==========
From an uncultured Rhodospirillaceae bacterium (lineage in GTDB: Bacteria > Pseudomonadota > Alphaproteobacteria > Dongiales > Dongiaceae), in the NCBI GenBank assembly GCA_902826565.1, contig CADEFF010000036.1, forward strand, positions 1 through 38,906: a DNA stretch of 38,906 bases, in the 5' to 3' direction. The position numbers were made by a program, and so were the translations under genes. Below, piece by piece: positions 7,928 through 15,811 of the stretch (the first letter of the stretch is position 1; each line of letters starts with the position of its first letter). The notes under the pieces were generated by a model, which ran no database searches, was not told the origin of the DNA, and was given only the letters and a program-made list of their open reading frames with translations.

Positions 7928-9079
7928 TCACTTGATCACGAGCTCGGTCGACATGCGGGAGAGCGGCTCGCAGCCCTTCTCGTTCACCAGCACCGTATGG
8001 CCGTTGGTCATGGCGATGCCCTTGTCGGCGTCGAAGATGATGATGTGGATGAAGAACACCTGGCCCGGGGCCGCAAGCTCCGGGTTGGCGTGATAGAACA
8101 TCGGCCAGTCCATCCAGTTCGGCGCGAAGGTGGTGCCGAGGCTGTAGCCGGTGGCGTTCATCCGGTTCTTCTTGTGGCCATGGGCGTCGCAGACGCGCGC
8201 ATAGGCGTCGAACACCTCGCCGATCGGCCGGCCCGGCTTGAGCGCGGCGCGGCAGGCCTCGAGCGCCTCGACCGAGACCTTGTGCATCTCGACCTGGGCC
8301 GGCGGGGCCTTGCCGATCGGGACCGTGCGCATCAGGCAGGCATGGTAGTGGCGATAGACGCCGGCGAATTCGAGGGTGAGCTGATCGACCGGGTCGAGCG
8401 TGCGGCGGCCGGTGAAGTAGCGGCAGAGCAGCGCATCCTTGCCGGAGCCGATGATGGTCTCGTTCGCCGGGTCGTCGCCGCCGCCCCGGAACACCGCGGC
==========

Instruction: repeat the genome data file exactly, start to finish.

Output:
From an uncultured Rhodospirillaceae bacterium (lineage in GTDB: Bacteria > Pseudomonadota > Alphaproteobacteria > Dongiales > Dongiaceae), in the NCBI GenBank assembly GCA_902826565.1, contig CADEFF010000036.1, forward strand, positions 1 through 38,906: a DNA stretch of 38,906 bases, in the 5' to 3' direction. The position numbers were made by a program, and so were the translations under genes. Below, piece by piece: positions 7,928 through 15,811 of the stretch (the first letter of the stretch is position 1; each line of letters starts with the position of its first letter). The notes under the pieces were generated by a model, which ran no database searches, was not told the origin of the DNA, and was given only the letters and a program-made list of their open reading frames with translations.

Positions 7928-9079
7928 TCACTTGATCACGAGCTCGGTCGACATGCGGGAGAGCGGCTCGCAGCCCTTCTCGTTCACCAGCACCGTATGG
8001 CCGTTGGTCATGGCGATGCCCTTGTCGGCGTCGAAGATGATGATGTGGATGAAGAACACCTGGCCCGGGGCCGCAAGCTCCGGGTTGGCGTGATAGAACA
8101 TCGGCCAGTCCATCCAGTTCGGCGCGAAGGTGGTGCCGAGGCTGTAGCCGGTGGCGTTCATCCGGTTCTTCTTGTGGCCATGGGCGTCGCAGACGCGCGC
8201 ATAGGCGTCGAACACCTCGCCGATCGGCCGGCCCGGCTTGAGCGCGGCGCGGCAGGCCTCGAGCGCCTCGACCGAGACCTTGTGCATCTCGACCTGGGCC
8301 GGCGGGGCCTTGCCGATCGGGACCGTGCGCATCAGGCAGGCATGGTAGTGGCGATAGACGCCGGCGAATTCGAGGGTGAGCTGATCGACCGGGTCGAGCG
8401 TGCGGCGGCCGGTGAAGTAGCGGCAGAGCAGCGCATCCTTGCCGGAGCCGATGATGGTCTCGTTCGCCGGGTCGTCGCCGCCGCCCCGGAACACCGCGGC